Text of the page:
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People Are Angry That Menstruating Women Will Be Used To Fund Charities

The £12 million raised will be shared between a range of women's charities, the chancellor announced on Wednesday.

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A plan to share £12 million raised by an unpopular tax on tampons between a number of women's charities has been met with anger by those who think the levy should be scrapped altogether.

Chancellor George Osborne announced the move on Wednesday while delivering his Budget in the House of Commons.

It has provoked a backlash, with many critics arguing that women shouldn't have to pay tax to fund charities such as Breast Cancer Care.

So now women have to pay tax to fund charities? #tampontax wth this is ridiculous! #Budget2016

Sanitary products are currently considered "luxury and non-essential" items by the European Commission, which means that 5% of the money raised through sales goes directly to the government.

Though some welcomed the move to donate £12 million to good causes, others maintained the premise of the tampon tax was still unfair and should be addressed.

Well done to all the menstruating women in the UK for our kind support of women's charities via the unfair #tampontax. #Budget2016 @WEP_UK

They argued the move was nothing to celebrate as women would be "financing their own support" and women's bodies were paying for "men's violence".

I don't see why people are celebrating the tampon tax? Tax people who menstrate, to help women beaten by men...

Route of #tampontax revenue to domestic violence charities puts them in tricky position; women's bodies paying 4 men's violence #budget2016

I repeat my comments that it is not responsibility of women to finance their own domestic violence support with a "tampon tax" #Budget2016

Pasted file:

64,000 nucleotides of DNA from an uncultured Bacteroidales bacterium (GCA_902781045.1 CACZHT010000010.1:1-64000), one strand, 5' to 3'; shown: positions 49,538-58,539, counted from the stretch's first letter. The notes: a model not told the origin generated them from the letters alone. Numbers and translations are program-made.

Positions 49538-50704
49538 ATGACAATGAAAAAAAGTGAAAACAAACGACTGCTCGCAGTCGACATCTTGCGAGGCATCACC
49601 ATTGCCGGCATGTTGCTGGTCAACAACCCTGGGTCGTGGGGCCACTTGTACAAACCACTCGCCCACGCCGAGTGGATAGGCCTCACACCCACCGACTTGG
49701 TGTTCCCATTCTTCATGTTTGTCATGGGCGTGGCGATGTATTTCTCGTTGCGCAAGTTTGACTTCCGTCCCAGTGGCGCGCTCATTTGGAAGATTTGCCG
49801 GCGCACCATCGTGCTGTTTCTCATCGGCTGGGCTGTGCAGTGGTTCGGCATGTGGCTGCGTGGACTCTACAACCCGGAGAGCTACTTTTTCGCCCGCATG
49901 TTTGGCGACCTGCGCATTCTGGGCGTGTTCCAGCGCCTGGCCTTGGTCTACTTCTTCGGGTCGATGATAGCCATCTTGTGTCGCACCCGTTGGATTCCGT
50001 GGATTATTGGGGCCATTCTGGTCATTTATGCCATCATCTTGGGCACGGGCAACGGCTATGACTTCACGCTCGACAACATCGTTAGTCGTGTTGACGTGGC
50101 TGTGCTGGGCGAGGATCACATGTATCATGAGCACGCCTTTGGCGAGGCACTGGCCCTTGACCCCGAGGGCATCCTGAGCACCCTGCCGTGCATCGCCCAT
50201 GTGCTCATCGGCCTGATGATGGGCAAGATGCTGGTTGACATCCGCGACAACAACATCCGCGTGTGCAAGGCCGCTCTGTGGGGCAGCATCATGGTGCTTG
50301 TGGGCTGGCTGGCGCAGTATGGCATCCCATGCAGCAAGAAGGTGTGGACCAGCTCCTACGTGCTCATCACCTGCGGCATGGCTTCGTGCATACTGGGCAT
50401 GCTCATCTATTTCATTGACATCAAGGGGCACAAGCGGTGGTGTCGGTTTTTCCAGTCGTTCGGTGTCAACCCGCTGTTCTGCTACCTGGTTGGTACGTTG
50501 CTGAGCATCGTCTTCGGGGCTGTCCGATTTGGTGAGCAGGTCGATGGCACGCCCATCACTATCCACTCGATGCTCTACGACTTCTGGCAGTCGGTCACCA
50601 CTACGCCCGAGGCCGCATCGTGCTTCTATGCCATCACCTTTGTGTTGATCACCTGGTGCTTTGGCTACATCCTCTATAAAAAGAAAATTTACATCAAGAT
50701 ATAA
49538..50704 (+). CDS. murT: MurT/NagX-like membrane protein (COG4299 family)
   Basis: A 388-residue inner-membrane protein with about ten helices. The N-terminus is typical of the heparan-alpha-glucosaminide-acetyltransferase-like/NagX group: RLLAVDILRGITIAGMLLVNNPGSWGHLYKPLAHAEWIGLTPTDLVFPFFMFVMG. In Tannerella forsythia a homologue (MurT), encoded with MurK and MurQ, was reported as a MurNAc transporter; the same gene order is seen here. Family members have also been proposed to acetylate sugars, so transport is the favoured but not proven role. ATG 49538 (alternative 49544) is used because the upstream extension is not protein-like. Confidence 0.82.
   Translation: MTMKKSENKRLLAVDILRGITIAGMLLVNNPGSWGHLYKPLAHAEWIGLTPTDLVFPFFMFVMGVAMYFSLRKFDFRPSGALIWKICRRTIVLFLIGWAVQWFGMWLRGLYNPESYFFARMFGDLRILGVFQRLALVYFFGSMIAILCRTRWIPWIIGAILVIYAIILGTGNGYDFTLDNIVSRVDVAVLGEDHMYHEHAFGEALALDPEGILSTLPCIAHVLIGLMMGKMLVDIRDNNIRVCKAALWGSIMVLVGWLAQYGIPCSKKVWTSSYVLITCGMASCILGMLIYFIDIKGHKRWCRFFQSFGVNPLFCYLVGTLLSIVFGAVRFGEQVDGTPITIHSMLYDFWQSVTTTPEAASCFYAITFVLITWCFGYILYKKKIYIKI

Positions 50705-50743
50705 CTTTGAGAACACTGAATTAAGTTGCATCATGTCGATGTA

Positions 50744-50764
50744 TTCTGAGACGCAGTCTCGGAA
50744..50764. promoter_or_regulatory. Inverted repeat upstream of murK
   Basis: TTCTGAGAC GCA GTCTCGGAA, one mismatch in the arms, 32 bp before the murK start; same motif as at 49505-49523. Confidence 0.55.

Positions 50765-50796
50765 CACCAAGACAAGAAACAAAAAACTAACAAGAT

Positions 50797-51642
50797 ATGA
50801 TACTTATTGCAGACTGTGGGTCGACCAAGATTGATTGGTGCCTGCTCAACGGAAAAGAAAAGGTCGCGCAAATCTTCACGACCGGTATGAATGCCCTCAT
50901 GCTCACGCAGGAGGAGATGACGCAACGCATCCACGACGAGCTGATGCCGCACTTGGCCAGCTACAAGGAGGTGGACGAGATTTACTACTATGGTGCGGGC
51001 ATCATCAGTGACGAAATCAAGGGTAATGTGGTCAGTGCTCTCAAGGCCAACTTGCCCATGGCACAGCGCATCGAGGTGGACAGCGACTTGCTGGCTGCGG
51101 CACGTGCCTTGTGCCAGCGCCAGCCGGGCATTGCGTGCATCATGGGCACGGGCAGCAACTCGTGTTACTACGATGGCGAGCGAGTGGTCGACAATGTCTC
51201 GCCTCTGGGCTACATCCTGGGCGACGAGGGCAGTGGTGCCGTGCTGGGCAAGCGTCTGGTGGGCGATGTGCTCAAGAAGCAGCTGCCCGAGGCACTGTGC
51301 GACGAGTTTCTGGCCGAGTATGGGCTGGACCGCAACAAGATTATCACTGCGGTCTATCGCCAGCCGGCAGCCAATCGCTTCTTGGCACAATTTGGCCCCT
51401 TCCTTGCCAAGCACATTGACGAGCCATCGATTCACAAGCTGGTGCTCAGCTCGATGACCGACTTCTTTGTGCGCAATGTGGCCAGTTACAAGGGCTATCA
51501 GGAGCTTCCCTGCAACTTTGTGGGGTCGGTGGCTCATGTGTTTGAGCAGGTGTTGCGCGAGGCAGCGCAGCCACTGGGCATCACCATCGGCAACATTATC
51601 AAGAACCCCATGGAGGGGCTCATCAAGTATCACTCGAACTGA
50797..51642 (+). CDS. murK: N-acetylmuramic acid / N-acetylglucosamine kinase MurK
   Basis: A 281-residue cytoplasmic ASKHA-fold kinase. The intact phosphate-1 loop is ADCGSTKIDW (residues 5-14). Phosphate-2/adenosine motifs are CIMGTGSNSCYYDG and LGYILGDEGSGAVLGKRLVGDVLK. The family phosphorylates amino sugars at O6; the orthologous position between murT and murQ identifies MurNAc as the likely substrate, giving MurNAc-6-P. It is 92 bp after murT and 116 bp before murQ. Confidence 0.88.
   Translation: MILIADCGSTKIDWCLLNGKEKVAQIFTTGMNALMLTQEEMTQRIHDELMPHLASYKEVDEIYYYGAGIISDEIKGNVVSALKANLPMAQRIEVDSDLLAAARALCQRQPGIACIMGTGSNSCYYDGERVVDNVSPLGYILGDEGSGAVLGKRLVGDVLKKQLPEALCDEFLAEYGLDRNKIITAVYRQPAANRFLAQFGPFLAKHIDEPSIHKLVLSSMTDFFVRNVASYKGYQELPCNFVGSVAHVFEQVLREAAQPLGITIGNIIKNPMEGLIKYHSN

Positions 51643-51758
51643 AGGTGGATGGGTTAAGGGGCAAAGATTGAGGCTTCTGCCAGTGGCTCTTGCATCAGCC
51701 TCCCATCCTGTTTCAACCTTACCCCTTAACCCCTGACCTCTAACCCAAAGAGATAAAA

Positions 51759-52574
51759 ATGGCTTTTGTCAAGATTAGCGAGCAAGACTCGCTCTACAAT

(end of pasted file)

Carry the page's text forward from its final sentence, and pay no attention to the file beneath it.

Government is basically saying: "pay to be a woman and we'll use that money to stop men hitting you lot" #tampontax #Budget2016

Some noticed that £12 million figure was actually £3 million short of what the government first proposed in the Autumn Statement last year.

Trying to figure out why there's a £3m gap in the #tampontax fund between Autumn Statement and #Budget2016

Some suggested that men should have to match the £12 million.

So all the money women have to spend plugging up every month will go to charity..can all the male@MP's match this monthly pls? #tampontax 🤔

Others highlighted that many women living in poverty struggled to afford sanitary products.

A tampon tax, when you can't afford sanitary items to start with is not awesome

A food bank volunteer told BuzzFeed News women had confessed to using old socks, handkerchiefs, and even scrunched-up newspapers instead of tampons.

Major Colin Bradshaw said that volunteers were "saddened and horrified" by the stories told by women, many of whom had ended up in hospital because of infections.

They have now started a campaign urging the government to make sanitary products free for women in poverty.

Last year a petition urging the government to stop taxing periods called the tampon tax "outdated and overtly sexist".

Laura Coryton, who launched that petition, also pointed out that items such as marshmallow teacakes, exotic meats, and gambling were exempt from being taxed on luxury grounds.

But although the campaign has reached over 300,000 signatures, no changes were made and the tampon tax still remains.

Fiona Rutherford is a reporter for BuzzFeed News and is based in London.

Contact Fiona Rutherford at

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